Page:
The End of a Long Career
On Friday, January 3, 1969, Dick Russell reached the height of his career when he was elected president pro tem of the U.S. Senate. He replaced Carl Hayden who had ended forty-one years in the upper chamber. Now Russell was that body's most senior member, having completed thirty-six years of service. As president pro tem, he was third in line of succession to the presidency. Besides presiding over the Senate, his new position provided some of the trappings of prestige. The most obvious sign of influence was the large black Lincoln Continental limousine in which Russell was chauffeured about town. Did he feel more powerful than he had earlier, Russell was asked. "Well," he replied, "I get that big automobile now," and the doorman at his apartment, who had previously paid little attention to him, was "really impressed." He called Floyd M. Riddick, the Senate parliamentarian, and said that he wanted to take the oath of office before the Senate convened the following Monday. When Riddick asked him why he was in such a hurry, Russell explained that he wanted to make sure that no one took his black limousine away from him! 1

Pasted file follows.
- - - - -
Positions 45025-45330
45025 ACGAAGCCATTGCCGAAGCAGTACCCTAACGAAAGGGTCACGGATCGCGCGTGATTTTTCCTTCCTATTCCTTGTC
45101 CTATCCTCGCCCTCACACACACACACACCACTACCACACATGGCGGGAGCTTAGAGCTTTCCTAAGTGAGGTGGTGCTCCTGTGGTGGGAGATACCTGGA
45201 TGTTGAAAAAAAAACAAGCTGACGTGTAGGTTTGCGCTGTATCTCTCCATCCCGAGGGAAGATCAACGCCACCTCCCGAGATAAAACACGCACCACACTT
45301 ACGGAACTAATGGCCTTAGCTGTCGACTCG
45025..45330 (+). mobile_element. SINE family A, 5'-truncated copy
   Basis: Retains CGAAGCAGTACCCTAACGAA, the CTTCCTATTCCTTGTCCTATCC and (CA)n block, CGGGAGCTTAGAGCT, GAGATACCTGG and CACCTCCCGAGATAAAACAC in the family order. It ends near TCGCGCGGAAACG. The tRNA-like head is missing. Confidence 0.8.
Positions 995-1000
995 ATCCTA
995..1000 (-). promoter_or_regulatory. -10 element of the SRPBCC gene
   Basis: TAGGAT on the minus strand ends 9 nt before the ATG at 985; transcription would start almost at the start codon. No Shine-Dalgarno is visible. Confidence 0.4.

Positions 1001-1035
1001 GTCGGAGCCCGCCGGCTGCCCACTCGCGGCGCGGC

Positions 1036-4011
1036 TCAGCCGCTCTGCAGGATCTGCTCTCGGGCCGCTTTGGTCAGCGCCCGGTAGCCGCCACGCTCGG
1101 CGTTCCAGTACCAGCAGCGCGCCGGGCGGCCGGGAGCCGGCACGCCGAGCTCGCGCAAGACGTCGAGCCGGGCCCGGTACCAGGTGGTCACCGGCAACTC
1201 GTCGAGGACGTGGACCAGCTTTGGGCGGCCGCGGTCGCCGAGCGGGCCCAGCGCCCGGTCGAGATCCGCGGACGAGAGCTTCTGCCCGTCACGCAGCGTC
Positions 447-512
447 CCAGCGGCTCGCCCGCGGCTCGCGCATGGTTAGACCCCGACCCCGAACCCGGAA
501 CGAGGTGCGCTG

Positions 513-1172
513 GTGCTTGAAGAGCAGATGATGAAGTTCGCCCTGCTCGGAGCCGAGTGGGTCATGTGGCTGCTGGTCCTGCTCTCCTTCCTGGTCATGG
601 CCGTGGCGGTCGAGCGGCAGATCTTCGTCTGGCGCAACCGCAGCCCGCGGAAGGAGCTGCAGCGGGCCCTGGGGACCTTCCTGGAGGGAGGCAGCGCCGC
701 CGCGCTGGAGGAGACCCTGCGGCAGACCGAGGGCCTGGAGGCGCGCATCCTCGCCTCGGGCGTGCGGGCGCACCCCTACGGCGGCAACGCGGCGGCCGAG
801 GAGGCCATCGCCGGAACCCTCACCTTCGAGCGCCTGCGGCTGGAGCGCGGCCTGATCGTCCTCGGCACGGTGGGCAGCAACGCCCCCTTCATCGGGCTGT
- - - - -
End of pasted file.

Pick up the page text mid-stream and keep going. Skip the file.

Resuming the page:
In that elite club known as the U.S. Senate, no one was more admired or respected than Dick Russell. Many of his colleagues did not agree with him on issues, but they all had a genuine affection for this Georgia patrician. In a group that often acted like a mutual admiration society, fellow senators characteristically flattered and praised one another. But somehow Russell seemed special. He was held in great esteem for his fairness, integrity, wisdom, help to colleagues on special projects, and steadfastness in protecting the traditions of the Senate.
Respect and affection were one thing; power was something else. In writing about Russell, reporters and columnists often talked about his great power. In fact, however, he had passed the zenith of his ability to influence the course of national events several years earlier. By the late 1960s, he was so far out of tune with the main thrusts of American